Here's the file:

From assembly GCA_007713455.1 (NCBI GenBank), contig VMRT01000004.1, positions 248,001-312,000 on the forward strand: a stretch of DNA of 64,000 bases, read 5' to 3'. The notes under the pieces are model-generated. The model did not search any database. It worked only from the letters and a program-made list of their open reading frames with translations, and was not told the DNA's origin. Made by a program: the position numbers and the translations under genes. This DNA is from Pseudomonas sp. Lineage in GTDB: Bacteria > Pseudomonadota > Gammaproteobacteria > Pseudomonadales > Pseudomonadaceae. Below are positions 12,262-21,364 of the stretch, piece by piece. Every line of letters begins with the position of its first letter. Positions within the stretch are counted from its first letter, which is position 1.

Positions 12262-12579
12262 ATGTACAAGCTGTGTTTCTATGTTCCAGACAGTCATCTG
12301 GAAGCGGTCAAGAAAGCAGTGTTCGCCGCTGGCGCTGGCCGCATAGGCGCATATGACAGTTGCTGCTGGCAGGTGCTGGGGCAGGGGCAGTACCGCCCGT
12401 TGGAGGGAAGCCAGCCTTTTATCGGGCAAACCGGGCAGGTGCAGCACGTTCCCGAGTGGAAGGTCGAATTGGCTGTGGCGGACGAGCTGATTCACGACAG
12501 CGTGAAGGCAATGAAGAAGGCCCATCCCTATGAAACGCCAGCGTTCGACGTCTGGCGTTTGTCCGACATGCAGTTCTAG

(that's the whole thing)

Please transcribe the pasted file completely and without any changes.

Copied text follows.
From assembly GCA_007713455.1 (NCBI GenBank), contig VMRT01000004.1, positions 248,001-312,000 on the forward strand: a stretch of DNA of 64,000 bases, read 5' to 3'. The notes under the pieces are model-generated. The model did not search any database. It worked only from the letters and a program-made list of their open reading frames with translations, and was not told the DNA's origin. Made by a program: the position numbers and the translations under genes. This DNA is from Pseudomonas sp. Lineage in GTDB: Bacteria > Pseudomonadota > Gammaproteobacteria > Pseudomonadales > Pseudomonadaceae. Below are positions 12,262-21,364 of the stretch, piece by piece. Every line of letters begins with the position of its first letter. Positions within the stretch are counted from its first letter, which is position 1.

Positions 12262-12579
12262 ATGTACAAGCTGTGTTTCTATGTTCCAGACAGTCATCTG
12301 GAAGCGGTCAAGAAAGCAGTGTTCGCCGCTGGCGCTGGCCGCATAGGCGCATATGACAGTTGCTGCTGGCAGGTGCTGGGGCAGGGGCAGTACCGCCCGT
12401 TGGAGGGAAGCCAGCCTTTTATCGGGCAAACCGGGCAGGTGCAGCACGTTCCCGAGTGGAAGGTCGAATTGGCTGTGGCGGACGAGCTGATTCACGACAG
12501 CGTGAAGGCAATGAAGAAGGCCCATCCCTATGAAACGCCAGCGTTCGACGTCTGGCGTTTGTCCGACATGCAGTTCTAG